Friday, 4 April 2014

Angkor Wat - Beyond the main temple

Ta Prohm, one of the temples just east of the main temple in Angkor Wat, is famous for the iconic image of the tree growing out of the temple.  It turns out that there are more than one tree at the temple and they are all quite spectacular.  This particular species is a Spung tree, a fast growing deciduous tree found throughout Southeast Asia.  At Ta Prohm, it looked like it has taken over the temples and the temple merged with the jungle.  

Restoration projects are ongoing with the Archaeological Survey of India playing a major role.  The Cambodians are dependent on an international retinue to help restore and preserve the ancient temples - groups from India, China, Japan, France, U.S. among them. There is controversy around the management of the temples - local Cambodians are angry that a company headed by a Vietnamese are reaping all the profits from the entrance fees from millions of tourists and simmering resentment against the Vietnamese pervaded in other aspects of economic life in the country - that's the perspective from our guide and there are ample discussions in online forums.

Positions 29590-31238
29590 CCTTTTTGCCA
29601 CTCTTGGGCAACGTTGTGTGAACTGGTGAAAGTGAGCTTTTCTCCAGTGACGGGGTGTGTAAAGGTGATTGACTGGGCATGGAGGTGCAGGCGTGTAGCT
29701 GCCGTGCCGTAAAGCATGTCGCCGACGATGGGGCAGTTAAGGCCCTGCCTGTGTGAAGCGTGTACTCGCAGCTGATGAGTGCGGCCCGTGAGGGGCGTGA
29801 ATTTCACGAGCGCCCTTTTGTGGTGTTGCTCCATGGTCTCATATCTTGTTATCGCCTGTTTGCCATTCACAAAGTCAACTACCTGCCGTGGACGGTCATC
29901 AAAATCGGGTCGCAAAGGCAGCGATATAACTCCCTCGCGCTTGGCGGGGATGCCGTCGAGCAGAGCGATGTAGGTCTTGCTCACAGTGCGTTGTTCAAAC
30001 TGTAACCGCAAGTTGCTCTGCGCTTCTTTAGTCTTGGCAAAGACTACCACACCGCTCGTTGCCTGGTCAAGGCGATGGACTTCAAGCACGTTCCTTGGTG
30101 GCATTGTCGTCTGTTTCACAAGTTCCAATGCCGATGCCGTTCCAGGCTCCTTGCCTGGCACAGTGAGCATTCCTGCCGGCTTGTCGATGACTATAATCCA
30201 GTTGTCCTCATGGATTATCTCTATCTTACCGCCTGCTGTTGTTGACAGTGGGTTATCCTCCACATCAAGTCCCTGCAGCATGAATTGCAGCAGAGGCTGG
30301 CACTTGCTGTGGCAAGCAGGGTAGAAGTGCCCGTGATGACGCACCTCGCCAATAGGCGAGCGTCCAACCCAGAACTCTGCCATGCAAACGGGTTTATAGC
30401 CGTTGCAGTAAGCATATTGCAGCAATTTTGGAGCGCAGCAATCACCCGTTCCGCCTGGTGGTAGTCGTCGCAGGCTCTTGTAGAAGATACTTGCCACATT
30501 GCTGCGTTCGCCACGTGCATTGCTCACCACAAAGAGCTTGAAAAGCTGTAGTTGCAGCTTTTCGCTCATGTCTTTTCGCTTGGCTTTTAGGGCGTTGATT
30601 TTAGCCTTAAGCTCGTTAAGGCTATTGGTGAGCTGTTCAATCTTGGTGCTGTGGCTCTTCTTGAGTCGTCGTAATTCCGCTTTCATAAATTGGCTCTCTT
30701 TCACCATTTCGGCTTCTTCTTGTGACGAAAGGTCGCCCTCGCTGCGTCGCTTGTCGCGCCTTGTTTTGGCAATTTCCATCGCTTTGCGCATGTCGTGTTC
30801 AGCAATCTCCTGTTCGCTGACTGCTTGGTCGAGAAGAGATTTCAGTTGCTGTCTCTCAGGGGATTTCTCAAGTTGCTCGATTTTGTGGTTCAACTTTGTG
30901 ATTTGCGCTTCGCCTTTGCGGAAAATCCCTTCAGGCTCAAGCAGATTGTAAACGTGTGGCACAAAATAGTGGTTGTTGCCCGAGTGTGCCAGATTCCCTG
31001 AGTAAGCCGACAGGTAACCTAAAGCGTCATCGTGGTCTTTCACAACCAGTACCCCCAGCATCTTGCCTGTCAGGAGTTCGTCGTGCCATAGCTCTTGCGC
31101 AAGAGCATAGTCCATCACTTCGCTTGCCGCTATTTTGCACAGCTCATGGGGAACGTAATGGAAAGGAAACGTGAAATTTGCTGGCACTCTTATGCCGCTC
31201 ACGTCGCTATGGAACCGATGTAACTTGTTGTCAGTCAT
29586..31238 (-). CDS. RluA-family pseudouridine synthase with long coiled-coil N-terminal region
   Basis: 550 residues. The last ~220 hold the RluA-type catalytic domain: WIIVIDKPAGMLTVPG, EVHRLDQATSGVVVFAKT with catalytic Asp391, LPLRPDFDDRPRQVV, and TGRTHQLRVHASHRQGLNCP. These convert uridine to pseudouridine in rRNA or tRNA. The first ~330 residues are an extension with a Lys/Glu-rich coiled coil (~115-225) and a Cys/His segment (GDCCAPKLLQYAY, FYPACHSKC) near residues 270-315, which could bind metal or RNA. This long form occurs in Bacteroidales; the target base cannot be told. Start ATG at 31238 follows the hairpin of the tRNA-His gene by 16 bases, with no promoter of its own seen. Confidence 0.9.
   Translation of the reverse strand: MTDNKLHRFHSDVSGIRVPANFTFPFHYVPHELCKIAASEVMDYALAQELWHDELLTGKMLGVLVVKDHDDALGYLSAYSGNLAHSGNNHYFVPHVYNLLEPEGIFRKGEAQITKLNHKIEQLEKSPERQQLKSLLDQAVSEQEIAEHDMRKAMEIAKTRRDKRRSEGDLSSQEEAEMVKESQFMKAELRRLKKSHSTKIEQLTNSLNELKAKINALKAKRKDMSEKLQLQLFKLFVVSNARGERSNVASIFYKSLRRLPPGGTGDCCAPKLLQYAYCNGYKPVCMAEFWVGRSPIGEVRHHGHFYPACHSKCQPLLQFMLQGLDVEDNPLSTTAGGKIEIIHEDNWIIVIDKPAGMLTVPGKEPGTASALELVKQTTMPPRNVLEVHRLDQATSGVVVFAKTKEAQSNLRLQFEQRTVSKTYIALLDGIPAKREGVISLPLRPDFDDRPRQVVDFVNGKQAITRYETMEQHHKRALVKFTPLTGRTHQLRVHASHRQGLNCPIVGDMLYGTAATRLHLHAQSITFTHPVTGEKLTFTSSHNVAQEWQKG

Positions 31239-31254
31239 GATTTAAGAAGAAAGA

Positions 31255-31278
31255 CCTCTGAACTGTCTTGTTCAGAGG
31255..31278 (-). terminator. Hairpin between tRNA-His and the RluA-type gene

Statue peekaboo

The tree had become a part of the structure - instead of getting rid of the tree, conservationists had propped it up.

Restoration work, conducted by the Archaeological Survey of India, is being done right in the middle of all the tourist activity

Here's a budding artist honing his craft

Some of the few bas reliefs on top of one of the portals

The temple had merged with the jungle

We only drove by Ta Keo temple above - it was late in the day and the terraces on the five-tier pyramid were intimidating for tired knees.    This would become a recurring theme in the three days that we were in Angkor - temple overload!

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